Tax Anxiety

Conor Friedersdorf has a must-read piece on the complexities of the tax code and the anxieties that it causes.

Imagine, for example, that a new job forced me to commute from my house in Washington DC to an office in Northern Virginia. One night, my boss mentions that his driver lives nearby my house.   “I’d be happy to have my car drive you here in the morning,” he says. “It’s no difference to me, and you could save some money on the metro.”

Prior to this week, I’d have said, “That’s awesome — thanks so much.” But apparently the right answer is, “No thanks, I’d love the ride, but owing hundreds of thousands of dollars of taxes on your gift would ruin my life!”

Or are my circumstances different in a way that would enable me to accept the rides without owing so much? I cannot figure it out. I’ve spent an hour on Google, scoured the IRS Web site, and G-chatted my most financially savvy friends. Still no conclusion, or even an educated guess, and surely I am better positioned to investigate the matter than most Americans. Obviously I could call an accountant, who could explain things to me, but given this example I’d never have thought to ask.

Nor can I easily determine, for example, whether I ought to pay some sort of tax if I hire someone to help me move boxes for a couple days, or pay a friend to design a Web site for me, or whatever. I’ve made a good faith effort to pay what I owe in taxes over my working life, but I haven’t any confidence that my returns have been perfect, and I couldn’t tell you whether I’m richer or poorer for any mistake.

Given that Tom Daschle helped write and pass the tax laws in question, I don’t feel sorry for him.  But what about the rest of us?

It’s not at all obvious when, for example, someone crosses the line from “independent contractor” to “employee.”  And, really, it makes no sense for individuals — as opposed to businesses — to ever have to pay taxes for contracting out services.

For those above a certain income threshold, there’s not much choice but to hire an accountant, which is itself a shame:  Why should citizens have to spend a lot of money in order to ensure that they’ve paying the right amount of money to their government?   But even hiring an accountant isn’t foolproof; most simply have you give them your records and they then file for you — most don’t grill you on every possible contingency.

Photo by Flickr user Cayusa under Creative Commons license.

FILED UNDER: Economics and Business, Government, , , ,
James Joyner
About James Joyner
James Joyner is Professor and Department Head of Security Studies at Marine Corps University's Command and Staff College and a nonresident senior fellow at the Scowcroft Center for Strategy and Security at the Atlantic Council. He's a former Army officer and Desert Storm vet. Views expressed here are his own. Follow James on Twitter @DrJJoyner.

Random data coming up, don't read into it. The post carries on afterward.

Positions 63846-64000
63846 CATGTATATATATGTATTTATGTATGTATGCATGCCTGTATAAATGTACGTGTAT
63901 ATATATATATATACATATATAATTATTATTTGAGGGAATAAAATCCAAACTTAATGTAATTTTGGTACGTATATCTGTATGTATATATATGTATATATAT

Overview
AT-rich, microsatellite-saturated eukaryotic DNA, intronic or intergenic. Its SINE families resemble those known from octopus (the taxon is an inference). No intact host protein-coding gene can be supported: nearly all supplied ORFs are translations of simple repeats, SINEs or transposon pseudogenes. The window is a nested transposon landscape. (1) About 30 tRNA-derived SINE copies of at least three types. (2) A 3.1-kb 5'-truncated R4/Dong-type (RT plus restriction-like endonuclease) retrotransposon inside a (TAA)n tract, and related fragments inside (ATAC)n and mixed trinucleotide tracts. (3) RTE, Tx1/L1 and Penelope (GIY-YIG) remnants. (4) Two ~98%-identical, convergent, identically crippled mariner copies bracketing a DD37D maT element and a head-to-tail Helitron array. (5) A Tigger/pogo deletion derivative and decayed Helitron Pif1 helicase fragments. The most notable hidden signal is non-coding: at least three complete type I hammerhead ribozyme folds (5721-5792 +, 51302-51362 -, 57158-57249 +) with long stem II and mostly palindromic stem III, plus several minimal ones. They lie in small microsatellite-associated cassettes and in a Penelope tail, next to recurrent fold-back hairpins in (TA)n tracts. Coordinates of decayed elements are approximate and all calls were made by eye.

Comments

  1. Bithead says:

    The tax code exists as such for several reasons.

    * There’s a multi-billion dollar industry that depends on it being complex as it is

    * It’s much easier to hide money under a complex tax code, than it is a simple one

    * It’s much easier to target individuals with an incomprehensable tax code, since understanding the thing is impossible for mere mortals.

    * Actually solving the problem is not on this congress’ agenda, since the current tax code is what logically results when government decides what is ‘fair’.

  2. Dave Schuler says:

    As I said in the comments of one of your earlier posts on the various nominees’ tax problems, it’s not that the tax code starts out complex, it’s that it inevitably becomes complex. The incentives are overwhelming.

    Regardless of how we reform the tax code, over time it will become bafflingly complex. There are only two prospective solutions. Either we institutionalize the re-writing of the tax code which as was pointed out would be chaotic or we abandon the idea of using the tax code for anything other than providing revenue.

    I don’t see any way that the latter can be accomplished and the former has major problems, too. So we’d best get accustomed to an impossibly complicated tax code.

    So I return to the question I’ve been asking: what kind of society do we want? An egalitarian one? A law-abiding one? A society that relies on things like honor and conscience or that has a powerful enough enforcement mechanism to enforce the laws on the books?

    BTW this is the attraction of the VAT. It’s enforced at the point of sale and the increment at each step is small enough that it encourages evasion less than a regular sales tax does.

    Whatever the answer to those questions we’ll be a society with a complicated tax code.

  3. tom p says:

    I only make 40+K per yr… But avoidance of the anxiety I feel when trying to figure out what I can and can not do… That alone is worth the price of an accountant (very reasonable in this neck of the woods).

  4. Brian J. says:

    Let’s not forget the IRS’s continual reinterpretation of its rules and laws that make what was acceptable yesterday unacceptable today.

  5. Drew says:

    tom p –

    I don’t know what intricacies are involved in your profession, but on the surface the notion that a $40K individual needs professional acctg help is a terrible indictment of the tax code.

    When you are in my business, its just part of the gig.

  6. tom p says:

    Drew, the Truth: I don’t. I used to do it, but I have made a couple mistakes (nothing serious, but a REAL pain in the ass) and then there is the frustration of filling out forms and doing schedules ad infinitim only to find that I got no benefit out of it, etc etc….

    Like I said, anxiety. Much less strenuous to just give it all to an acct, she knows just by looking at what I give her, what I can and can not get, so I give her $60 and 2 wks later it is done.

    No muss, no fuss.